Ramadan is about “so much more than abstinence from food and water” – for Muslim lawyers, it can also be a time to ponder one’s purpose and service, both personally and professionally.
For GDA Lawyers principal Ghania Dib, Ramadan (pictured, left) – an annual commemoration of Muhammad’s first revelation, which is observed as a month of fasting, prayer, reflection and community for Muslims around the world – is her and her family’s favourite time of year.
Ms Dib, who recently appeared on The Boutique Lawyer Show to discuss using her personal experiences in the family law system to help others, as well as her philosophy of achieving justice, said Ramadan is a time to feel more connected to those in one’s life.
It means, she explained, fasting from sunrise to sunset (including abstinence from water), and engaging in additional acts of worship, particularly prayer and remembrance, known as “dhikr”.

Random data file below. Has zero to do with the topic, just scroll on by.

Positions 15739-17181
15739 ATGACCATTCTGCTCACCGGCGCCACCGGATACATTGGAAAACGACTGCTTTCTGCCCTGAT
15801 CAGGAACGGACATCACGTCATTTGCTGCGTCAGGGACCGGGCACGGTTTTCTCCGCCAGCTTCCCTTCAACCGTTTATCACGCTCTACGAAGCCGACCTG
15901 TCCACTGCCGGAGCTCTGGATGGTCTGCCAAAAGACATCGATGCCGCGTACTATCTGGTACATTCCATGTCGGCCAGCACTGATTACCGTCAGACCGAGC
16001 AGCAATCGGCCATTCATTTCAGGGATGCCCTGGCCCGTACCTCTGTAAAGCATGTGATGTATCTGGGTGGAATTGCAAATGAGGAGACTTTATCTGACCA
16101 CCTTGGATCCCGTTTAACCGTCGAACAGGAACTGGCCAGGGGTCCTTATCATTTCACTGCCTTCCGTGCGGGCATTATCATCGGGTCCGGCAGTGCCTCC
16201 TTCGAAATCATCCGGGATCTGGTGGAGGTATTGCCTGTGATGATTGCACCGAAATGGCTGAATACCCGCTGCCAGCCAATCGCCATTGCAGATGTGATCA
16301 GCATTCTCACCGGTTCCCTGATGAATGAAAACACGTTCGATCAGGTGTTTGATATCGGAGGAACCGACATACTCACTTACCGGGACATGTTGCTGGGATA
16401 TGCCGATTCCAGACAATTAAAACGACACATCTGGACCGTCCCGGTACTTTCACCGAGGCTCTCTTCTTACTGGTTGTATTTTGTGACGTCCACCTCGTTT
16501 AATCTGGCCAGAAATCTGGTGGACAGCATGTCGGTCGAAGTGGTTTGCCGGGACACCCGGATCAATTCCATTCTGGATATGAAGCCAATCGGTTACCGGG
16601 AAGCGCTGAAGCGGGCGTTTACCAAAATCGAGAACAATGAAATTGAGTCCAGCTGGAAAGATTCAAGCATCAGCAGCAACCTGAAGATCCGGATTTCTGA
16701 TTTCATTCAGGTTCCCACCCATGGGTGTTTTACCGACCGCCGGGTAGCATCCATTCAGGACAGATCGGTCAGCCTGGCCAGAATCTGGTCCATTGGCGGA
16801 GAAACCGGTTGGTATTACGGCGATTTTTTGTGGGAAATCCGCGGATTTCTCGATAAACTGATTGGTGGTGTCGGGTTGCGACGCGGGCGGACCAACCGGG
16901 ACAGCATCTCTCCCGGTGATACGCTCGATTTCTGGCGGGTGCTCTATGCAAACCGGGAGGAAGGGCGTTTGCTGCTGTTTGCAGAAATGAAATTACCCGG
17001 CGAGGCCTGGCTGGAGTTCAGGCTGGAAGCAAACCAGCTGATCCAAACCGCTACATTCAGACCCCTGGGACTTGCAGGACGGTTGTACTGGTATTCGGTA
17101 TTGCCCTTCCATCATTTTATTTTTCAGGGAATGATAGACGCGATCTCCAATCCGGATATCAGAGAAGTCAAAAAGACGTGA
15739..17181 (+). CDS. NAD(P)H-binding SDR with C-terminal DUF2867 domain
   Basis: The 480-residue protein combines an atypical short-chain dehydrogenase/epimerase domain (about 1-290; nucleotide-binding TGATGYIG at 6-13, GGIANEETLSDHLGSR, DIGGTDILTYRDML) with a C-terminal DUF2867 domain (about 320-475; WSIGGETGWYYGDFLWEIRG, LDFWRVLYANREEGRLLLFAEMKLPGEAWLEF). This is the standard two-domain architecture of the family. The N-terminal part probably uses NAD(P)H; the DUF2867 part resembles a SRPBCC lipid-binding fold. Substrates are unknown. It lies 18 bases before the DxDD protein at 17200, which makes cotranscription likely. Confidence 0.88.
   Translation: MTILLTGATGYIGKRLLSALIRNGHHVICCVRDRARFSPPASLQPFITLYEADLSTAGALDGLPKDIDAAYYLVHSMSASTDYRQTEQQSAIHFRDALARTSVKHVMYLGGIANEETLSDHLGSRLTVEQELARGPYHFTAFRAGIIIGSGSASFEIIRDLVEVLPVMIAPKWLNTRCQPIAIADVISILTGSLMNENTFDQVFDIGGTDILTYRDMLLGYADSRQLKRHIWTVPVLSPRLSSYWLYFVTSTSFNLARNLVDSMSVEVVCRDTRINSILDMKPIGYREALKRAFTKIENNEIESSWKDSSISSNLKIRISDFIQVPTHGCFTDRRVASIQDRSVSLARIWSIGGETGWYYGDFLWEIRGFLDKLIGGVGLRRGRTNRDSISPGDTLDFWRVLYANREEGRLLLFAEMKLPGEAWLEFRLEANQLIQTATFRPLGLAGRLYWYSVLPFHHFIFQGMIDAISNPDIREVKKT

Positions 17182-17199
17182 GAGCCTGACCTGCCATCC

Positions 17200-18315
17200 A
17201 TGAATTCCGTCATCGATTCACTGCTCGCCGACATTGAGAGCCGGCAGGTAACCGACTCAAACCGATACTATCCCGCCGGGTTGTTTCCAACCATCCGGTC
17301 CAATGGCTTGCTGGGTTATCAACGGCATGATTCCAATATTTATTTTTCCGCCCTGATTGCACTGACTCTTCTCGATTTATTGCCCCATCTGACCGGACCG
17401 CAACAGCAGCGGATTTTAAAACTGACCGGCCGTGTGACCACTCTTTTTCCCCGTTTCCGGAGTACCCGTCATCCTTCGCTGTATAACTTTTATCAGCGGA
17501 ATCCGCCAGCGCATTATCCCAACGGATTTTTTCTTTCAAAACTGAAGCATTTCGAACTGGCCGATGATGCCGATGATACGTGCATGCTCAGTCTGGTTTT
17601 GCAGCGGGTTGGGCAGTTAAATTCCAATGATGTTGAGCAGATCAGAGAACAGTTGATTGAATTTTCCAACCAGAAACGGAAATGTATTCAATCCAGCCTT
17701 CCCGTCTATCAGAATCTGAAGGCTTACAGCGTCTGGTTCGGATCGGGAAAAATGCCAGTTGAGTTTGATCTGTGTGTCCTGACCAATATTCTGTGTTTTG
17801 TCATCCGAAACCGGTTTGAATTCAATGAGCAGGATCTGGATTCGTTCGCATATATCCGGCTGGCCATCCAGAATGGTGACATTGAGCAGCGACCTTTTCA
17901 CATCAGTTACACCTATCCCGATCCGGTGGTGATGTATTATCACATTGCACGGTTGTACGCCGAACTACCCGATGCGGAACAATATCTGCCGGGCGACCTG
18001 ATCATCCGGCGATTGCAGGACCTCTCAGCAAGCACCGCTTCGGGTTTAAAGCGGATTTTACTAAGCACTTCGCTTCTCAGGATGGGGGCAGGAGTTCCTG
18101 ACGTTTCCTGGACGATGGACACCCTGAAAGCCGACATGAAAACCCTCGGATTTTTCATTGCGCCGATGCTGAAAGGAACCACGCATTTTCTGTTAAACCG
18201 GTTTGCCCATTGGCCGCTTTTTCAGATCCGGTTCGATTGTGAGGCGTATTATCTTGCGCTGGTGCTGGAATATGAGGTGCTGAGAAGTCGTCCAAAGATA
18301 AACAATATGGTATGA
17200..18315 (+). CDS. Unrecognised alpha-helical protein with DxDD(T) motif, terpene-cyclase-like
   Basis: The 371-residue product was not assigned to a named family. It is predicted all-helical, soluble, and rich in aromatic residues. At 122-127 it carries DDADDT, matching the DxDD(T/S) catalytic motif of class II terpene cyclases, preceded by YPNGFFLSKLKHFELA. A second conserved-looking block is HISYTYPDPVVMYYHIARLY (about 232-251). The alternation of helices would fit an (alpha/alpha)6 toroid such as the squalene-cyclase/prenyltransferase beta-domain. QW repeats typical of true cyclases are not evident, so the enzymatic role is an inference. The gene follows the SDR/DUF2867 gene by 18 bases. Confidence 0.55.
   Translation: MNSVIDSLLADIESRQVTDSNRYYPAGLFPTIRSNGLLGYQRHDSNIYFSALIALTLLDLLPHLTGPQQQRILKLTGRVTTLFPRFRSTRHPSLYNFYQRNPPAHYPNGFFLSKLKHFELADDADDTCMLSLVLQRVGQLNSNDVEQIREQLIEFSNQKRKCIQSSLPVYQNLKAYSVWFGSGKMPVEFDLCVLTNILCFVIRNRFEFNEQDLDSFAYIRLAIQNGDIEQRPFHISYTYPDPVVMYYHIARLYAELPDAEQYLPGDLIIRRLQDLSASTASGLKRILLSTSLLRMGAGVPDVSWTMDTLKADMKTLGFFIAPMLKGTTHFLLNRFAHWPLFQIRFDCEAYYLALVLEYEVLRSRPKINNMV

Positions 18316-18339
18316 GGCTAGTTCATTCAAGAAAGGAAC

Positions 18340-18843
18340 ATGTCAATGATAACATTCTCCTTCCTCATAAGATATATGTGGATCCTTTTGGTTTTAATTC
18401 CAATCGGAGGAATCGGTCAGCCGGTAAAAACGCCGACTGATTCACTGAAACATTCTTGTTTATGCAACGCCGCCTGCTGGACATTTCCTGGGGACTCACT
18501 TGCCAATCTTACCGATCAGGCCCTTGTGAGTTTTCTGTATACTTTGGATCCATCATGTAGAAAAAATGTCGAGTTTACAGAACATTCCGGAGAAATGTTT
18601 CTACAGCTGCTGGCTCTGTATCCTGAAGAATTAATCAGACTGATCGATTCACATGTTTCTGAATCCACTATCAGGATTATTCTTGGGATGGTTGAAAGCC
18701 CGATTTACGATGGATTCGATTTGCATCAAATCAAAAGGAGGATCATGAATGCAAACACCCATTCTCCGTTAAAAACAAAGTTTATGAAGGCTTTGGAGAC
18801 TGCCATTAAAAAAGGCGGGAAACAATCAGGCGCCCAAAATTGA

It is a time, Entity Solutions general counsel Sabah Khan (pictured, centre) mused, to come together at day’s end at “iftar” (breaking of the fast meal) for prayers and to be grateful for what one truly has.
“And yes,” she added, “gadgets are off-limits during this time.
“It is a time to really focus our thoughts and efforts on reaching out and helping people in need.”
Russell Kennedy associate Rana Awada (pictured, right) agreed, saying the month of Ramadan – which this year ran from 12 April to 12 May – humbles her and makes her appreciate those things in life that she tends to forget or take for granted, “because of the fast-paced life that I lead as a lawyer and mother”.
For the three women, undertaking Ramadan as practising lawyers comes with interesting challenges, but ultimately, is a most rewarding endeavour in accordance with their faith.
Pondering one’s duty as a lawyer
One such reward, Ms Awada pointed out, is consideration of how to better one’s self from within.
“Being a lawyer is a great privilege and comes with responsibilities and commitment to the court and our clients,” she said.